Brain Waves: Brown hair, brown eyes, brown skin

Brown hair. Brown eyes. Brown skin.

I remember little from my childhood and even less from the years I lived with my parents. I do remember looking up to my mother, always thin with skin like snow, the feel of her soft blond hair and the gaze of her blue-green eyes. I remember her face when people would look at my sister and call us “bastard children.”

I remember my mother telling my sister and me to play in the shade and when we ignored her and ran in the sun. Her face when we returned browner than ever and the punishment that followed. My mother was convinced God was testing her through her children.

Now I have a name for those faces in mental illness, but then it was only the shame that burned my tanned cheeks. That shame grew until slowly when my mother began tanning and climaxed when she cut off her beautiful hair and dyed it brown. As if it would stop the questions that came every day, just by standing beside her children.

I remember learning about genetics and cursing the way mine had twisted me away from my mother – who was my ideal beauty until I watched her destroy it. I cursed every day and hated myself, not my mother’s worsening mental condition or my father’s complete disregard for his family.

Then, my grandmother brought me to our people. I learned that our family traditions were associated with a family vaster than I could have imagined. While none had my shading, they were a spectrum other than white or black. I grew to love this culture that so many deny on a daily basis. I grew to love the genetics that connected me with these people and these traditions, even though it left a rift between my mother and myself.

I stopped crying for pale skin and started to forget about what made me different. As much as I love her, leaving my mother’s house was a blessing for my identity as a person. I came to college and found more people with differing thoughts, religions, colors and personalities that I’d heard of but never been exposed to. It wasn’t until I came to Tulane, that I started to grow as a person of color.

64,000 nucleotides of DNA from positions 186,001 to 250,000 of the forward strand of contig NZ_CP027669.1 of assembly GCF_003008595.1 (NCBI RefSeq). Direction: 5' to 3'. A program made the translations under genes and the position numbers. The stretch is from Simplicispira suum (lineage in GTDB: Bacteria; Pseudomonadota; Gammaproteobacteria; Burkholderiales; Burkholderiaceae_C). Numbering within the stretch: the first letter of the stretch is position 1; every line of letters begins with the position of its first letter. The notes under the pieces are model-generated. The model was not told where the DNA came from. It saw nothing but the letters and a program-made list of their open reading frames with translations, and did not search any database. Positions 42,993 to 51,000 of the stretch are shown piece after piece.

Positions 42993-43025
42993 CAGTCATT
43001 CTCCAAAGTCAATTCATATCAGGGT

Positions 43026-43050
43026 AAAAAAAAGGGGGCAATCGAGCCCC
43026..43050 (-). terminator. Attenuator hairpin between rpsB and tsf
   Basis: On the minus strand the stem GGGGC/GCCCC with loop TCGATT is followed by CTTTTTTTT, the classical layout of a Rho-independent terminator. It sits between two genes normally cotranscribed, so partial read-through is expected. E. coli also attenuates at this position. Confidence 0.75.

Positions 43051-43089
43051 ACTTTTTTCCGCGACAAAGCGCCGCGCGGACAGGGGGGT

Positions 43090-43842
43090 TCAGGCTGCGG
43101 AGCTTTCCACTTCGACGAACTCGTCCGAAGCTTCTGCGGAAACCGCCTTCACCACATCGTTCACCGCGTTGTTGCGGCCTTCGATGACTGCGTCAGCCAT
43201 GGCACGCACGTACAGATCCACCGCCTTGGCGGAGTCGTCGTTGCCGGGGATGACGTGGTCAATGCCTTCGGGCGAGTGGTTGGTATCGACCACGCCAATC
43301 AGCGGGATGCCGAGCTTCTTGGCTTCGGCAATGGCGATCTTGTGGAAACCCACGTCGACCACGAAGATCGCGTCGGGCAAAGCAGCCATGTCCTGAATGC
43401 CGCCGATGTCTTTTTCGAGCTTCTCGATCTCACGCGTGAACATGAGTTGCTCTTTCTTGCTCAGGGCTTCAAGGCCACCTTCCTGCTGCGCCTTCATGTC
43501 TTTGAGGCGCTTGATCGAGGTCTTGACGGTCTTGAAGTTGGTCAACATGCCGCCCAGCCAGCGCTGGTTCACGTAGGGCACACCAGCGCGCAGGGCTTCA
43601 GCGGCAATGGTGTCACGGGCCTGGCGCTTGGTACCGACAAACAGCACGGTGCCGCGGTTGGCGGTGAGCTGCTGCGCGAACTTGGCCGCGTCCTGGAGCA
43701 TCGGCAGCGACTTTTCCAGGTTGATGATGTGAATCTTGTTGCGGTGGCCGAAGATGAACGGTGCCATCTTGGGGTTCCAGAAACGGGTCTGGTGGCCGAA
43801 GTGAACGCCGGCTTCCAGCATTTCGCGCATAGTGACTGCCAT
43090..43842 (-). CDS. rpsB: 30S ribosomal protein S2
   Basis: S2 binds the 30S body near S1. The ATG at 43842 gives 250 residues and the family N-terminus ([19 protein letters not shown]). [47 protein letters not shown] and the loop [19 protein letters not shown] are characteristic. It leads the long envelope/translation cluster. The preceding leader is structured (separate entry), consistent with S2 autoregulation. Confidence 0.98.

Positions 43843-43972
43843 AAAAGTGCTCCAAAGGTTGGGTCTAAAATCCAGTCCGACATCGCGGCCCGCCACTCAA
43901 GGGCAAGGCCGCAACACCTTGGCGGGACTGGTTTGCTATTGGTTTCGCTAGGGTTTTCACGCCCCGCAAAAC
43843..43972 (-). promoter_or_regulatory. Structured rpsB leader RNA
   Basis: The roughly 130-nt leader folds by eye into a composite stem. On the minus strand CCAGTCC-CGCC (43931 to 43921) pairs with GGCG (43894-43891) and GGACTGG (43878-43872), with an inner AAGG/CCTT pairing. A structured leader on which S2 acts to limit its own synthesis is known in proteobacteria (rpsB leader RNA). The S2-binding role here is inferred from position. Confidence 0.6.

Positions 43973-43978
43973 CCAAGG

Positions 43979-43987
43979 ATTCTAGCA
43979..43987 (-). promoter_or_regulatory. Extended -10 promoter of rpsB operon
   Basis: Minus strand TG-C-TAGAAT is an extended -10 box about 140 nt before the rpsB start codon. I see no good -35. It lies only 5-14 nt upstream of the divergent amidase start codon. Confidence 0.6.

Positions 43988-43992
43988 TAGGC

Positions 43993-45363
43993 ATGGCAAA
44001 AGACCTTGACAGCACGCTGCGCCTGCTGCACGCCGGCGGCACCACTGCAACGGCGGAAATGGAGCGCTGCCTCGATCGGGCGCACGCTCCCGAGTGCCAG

Then in college, I realized I did inherit something from my mother. The last thing I ever wanted to see in my life. It. It was the shaking hands and lungs that failed me. The emotional outlashes and the panic that swelled up at any moment. The days where life and people seemed diluted as if I was underwater. Again I discovered names for these things, but all this was to me was it. I remember thinking “Mom is doing it again.”

I like to think the difference is that my mother, to this day, never believed in it. After seeing her struggle, not recognizing it as the monster was not a choice for me. After accepting this was part of me it was difficult to live with my anxiety disorder, but it was doable. My family still does not understand the way it affects me or why my mother refuses to take any aid.

Mental illness is a crazy-person thing to those that look like me, but my skin tone is a crazy thing to those that accept mental illness.

I may never see my mother’s blonde hair again and to me, that is a tragic thing.

I still think about my skin every time I stay in the sun too long or my mother whenever my hands shake. But I also think about the way I feel about my grandma and our traditions. Those who celebrate mental health, all kinds, and encourage empathy. My friends’ pride in their color and the notion that it is a beautiful thing. I have yet to feel like them, but one day I will be proud of what I was born with.

Brown hair. Brown eyes. Brown skin. Mental illness.

The writer of this article wishes to remain anonymous. She is a senior that has worked for The Hullabaloo. 

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